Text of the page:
Two Dentons clients win awards for their carbon-reduction activities
Two Dentons clients were recognised for their innovation and leadership with respect to carbon-reduction activities during the recent North American Carbon World conference, the pre-eminent conference on policy issues with respect to climate change.
The American Carbon Registry, a subsidiary of Winrock International, is one of the registries used in the California AB 32 programme and presented three awards this year for innovative activities to reduce greenhouse gases.
Both clients and the awards they received relate to involvement in new measures to sequester carbon from agricultural activities.
- Terra Global Capital, based in San Francisco, wrote the protocol for reduction in methane emissions from rice farming. Terra has crafted a formula that accounts for multiple variables in the California Central Valley region and the mid-south region of the US. Terra is now recruiting rice growers to follow the protocol to earn carbon offset credits. The California Air Resources Board recently proposed to list the protocol as eligible to create compliance offset credits for use in the AB 32 cap and trade programme.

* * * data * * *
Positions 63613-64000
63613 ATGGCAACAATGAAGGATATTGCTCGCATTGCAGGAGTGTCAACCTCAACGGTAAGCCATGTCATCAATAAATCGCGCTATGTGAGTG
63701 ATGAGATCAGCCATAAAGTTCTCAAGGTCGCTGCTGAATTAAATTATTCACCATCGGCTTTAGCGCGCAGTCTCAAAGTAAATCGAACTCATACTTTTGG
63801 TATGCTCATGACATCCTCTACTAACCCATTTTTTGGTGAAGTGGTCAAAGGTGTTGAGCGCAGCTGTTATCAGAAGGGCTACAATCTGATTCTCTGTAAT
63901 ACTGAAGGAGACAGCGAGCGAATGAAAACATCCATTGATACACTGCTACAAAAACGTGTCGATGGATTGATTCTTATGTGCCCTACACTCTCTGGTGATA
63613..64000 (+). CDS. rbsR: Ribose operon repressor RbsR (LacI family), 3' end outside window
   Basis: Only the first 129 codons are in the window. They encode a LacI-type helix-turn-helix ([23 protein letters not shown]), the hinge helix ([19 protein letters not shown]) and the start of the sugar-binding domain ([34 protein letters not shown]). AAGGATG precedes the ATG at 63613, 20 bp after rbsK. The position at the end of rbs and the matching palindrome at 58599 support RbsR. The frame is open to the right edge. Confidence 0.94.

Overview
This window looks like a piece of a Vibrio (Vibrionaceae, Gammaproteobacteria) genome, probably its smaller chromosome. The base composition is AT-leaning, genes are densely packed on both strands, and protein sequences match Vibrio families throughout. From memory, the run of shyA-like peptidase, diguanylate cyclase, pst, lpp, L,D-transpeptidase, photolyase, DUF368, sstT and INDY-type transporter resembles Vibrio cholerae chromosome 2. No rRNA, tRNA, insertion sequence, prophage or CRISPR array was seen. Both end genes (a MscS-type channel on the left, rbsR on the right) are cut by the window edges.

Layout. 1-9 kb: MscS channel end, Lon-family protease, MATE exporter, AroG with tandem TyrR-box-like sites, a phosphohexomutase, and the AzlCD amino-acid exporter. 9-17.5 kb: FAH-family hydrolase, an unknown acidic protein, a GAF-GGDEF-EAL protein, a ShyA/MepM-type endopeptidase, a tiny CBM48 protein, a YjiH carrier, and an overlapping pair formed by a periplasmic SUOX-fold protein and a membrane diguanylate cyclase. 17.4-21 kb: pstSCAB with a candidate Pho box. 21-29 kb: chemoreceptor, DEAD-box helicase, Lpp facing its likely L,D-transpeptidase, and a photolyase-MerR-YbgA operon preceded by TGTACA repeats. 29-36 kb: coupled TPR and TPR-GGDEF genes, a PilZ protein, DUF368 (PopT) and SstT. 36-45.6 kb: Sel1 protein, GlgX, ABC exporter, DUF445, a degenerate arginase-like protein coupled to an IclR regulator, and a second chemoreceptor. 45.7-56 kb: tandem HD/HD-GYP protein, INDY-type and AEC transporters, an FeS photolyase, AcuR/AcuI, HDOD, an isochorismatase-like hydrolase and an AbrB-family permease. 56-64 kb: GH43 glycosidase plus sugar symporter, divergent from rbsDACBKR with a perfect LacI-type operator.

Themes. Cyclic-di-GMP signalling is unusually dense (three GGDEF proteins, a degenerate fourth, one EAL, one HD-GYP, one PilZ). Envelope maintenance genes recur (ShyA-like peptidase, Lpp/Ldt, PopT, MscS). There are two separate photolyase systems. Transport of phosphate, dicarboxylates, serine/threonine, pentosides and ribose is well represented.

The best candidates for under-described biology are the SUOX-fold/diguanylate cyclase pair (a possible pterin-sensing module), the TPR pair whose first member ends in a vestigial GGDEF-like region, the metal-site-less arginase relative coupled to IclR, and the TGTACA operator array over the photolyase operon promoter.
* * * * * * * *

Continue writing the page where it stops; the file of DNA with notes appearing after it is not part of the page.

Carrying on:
- The Delta Institute, based in Chicago, has a long history of working with farmers and foresters, principally in the Midwest, to earn carbon credits from conservation activities. Delta is working with the Climate Trust and the Electric Power Research Institute (EPRI) to demonstrate a new protocol developed by EPRI and Michigan State University. Delta was recognised for its design and work in recruiting farmers to use the new protocol for fertilisers on corn crops to reduce the emissions of nitrous oxides.
Both nitrous oxides and methane are recognised as potent greenhouse gases and both protocols rely on aggregating many agricultural lands to generate substantial carbon offsets.
Dentons has been retained by both Terra and Delta to prepare the contracts for use with the farmers who agree to use these protocols. Through these agreements, the farmers will earn carbon credits that can be monetised.
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